But all is not lost. The adaptors for 03 901's exhauster drive propshaft have been re-machined and were collected on Wednesday – I need to countersink some holes but we can have another go at installing the whole lot when next we get to Scunthorpe. The hydraulic oil tank for Charlie – to run the converter on – has been cut and carved to take a level gauge, return line and breather/filler so will be ready to go into the loco shortly.
At home I have been preparing drawings so that I can order up profiles for Charlie as soon as my supplier gets back to work (and assuming that he's not underwater by then) which includes considering exactly where to put the new electrical connection box. Indeed, when you consider that the only place for the hydraulic oil reservoir is in the right hand side of the cab (but the charge pump and return line pick-up points are on the left side of the loco) and the likely best position for the connection box is on the right hand side of the engine (but the Thomas Hill relay control unit which it must connect to is in the left hand side of the cab) it becomes apparent that the loco would be better with some of it mirror-imaged – if nothing else it can keep multi-core cables and rubber hoses well clear of the propshaft. But I do not have the time nor inclination to re-arrange too much at a time. That is equivalent to what the military call “mission-creep”. (My other favourite military expression, picked up from a certain Depot Railway Superintendent 20 years ago is “Never interrupt an enemy when in the midst of making a mistake.”)
Just before I was due to set off for the north, I had a phone call out of the blue from a former engineer at ICI Tunstead. We talked about the various locos that were there during his time – strangely although he could remember 'Harry Townley' (the second of the two 40ton Vanguards and initially delivered at 'RS244') he could not remember Cheedale (which was a year earlier and 'RS233') even though his tenure spanned the period. He also told me of the unfortunate death of a shunter. It seems that at one time Tunstead took 'common user' wagons to load stone. This seems strange today when most wagon fleets are dedicated to one particular commodity and customer, but at one time of course BR or its predecessors would produce a string of wagons to carry your load in the same way a 40ft artic might roll up to your door today. And of course such wagons might arrive with the residue of their previous load still aboard, from straw or other packaging material through to – well I think he mentioned an almost complete toilet bowl.
So ICI would allocate men on to empty the wagons and prevent contaminating their stone, and they would park another wagon very close by to collect the debris which they then shovelled/threw into it. Not all ICI locos then had 'shunters recesses' - in other words the shunter when he rode on the loco did so by climbing upon the first step but such a perch left him completely outside the normal load gauge. The shunter sadly was thus foul the 'debris wagon' (which barely cleared the wagons as it was) and did not survive the encounter. Thereafter all ICI locos had to have shunters recesses fitted (and when it came to the Steelman locos for Billingham that we supplied from Hills in 1984, like the Janus' before them, the first step had to be much nearer the ground to aid climbing on when 'ground' was below the ballast shoulder). I have encountered certain railways where 'riding on the shunters' steps is banned' and I find it irritating that someone who pictures a shunting loco as being an industrial steamer where the steps are almost at the edge of the running plate has created a 'safety rule' for a problem that had been addressed on locos over 50 years ago. Couldn't they at least say that 'riding on shunters steps is only permitted when the shunter is within the outline of the loco'? Or is that too much discretion for the shunter to be allowed?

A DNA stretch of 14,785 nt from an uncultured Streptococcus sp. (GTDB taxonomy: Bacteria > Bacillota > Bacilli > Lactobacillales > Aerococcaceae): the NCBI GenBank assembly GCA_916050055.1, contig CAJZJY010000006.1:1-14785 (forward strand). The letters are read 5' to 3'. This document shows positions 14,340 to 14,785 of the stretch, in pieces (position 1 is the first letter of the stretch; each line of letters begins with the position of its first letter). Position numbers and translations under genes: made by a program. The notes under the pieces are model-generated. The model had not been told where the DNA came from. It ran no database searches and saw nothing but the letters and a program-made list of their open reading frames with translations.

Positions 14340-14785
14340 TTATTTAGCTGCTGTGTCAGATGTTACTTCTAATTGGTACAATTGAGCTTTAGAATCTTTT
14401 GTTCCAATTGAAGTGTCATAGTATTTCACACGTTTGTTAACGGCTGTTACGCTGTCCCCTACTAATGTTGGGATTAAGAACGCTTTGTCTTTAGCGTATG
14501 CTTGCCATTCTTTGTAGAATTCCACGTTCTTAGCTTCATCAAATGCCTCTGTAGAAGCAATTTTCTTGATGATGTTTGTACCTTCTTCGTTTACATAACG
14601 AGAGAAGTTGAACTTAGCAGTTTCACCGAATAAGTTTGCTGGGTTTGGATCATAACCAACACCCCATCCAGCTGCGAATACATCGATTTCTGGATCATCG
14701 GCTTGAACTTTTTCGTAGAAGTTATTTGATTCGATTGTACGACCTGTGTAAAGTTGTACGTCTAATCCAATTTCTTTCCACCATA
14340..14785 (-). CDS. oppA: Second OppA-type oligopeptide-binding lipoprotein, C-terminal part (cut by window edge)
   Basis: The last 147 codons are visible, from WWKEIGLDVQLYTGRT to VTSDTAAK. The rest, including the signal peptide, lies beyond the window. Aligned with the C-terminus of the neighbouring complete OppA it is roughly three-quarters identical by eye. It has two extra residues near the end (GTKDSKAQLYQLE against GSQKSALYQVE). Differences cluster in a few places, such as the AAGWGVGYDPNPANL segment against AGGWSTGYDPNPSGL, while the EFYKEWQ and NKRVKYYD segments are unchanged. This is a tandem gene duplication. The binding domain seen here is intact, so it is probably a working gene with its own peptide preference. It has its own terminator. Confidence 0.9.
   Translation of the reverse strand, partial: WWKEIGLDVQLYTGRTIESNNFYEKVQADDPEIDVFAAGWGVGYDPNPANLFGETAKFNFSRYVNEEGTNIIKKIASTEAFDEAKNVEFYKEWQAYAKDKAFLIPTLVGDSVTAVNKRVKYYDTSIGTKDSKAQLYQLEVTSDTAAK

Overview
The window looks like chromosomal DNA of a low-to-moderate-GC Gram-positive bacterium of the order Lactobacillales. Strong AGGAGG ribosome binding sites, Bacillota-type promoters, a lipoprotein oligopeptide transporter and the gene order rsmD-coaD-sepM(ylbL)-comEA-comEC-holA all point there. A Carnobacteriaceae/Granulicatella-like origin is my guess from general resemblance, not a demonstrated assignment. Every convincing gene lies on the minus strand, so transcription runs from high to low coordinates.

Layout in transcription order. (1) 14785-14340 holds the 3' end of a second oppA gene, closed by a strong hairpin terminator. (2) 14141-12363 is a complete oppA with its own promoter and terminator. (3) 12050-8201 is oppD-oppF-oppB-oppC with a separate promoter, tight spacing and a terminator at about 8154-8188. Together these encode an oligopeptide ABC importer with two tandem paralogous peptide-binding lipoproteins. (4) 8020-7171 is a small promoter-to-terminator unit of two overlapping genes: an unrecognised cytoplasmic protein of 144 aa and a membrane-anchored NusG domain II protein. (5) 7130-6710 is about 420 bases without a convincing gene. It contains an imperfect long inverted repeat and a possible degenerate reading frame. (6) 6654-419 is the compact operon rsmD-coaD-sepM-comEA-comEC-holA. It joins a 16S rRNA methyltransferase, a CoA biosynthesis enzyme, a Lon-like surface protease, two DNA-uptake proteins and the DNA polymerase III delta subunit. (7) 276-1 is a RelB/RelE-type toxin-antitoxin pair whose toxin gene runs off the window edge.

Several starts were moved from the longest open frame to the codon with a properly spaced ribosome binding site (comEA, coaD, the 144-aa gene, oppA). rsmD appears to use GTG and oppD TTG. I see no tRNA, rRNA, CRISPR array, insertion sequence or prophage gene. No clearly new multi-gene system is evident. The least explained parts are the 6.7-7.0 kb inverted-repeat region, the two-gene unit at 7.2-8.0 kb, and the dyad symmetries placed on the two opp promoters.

Having returned from the north with a bit of a detour to collect grandson to be with us for his third birthday, Andrew and I popped down to the shed tonight to check that all was well. The 'ornamental pond' is almost a mud-bank – the north of the country may be disappearing under flood water but the track sections within the shed continue to dry out. We checked the cab roof sections on Charlie to establish the required pieces of insulation required (the old roof lining has largely disintegrated and needs renewing throughout) and had a quick walk around outside to check that all was well. Andrew has a day or two off this week (he is working from home for the other days unless he gets called in) so we might get a bit of time in before next weekend, who can say.
This is the last entry for 2015. The Geoffrey Briddon Building is at last a building rather than an aspiration (though much internal work is still required) and we are at last able to reap some benefit for the many hours and £000s put into it. We need to see the structure through to completion in 2016, and catch up on the arrears of locomotive projects that were stalled while we concentrated on it. Andrew is still unable to determine which loco comes in first – well after our current workload on 14 901, Charlie, Cheedale and Pluto is progressed anyway – whether that be Libby (where much of the work is finished but maybe we ought to give it a re-profile while it would still take a light skim) or Grace (which requires a full strip down and rebuild to 'museum standard' while at the same time vac fitting it for Middleton). There again there's James which would look the better for a rubdown and repaint at least, and Jack, and maybe something else that is as yet barely on the horizon.
So from Andrew and me, hope you all had a good Christmas and will have an even better New Year. Come back in 2016 and see what we've been up to.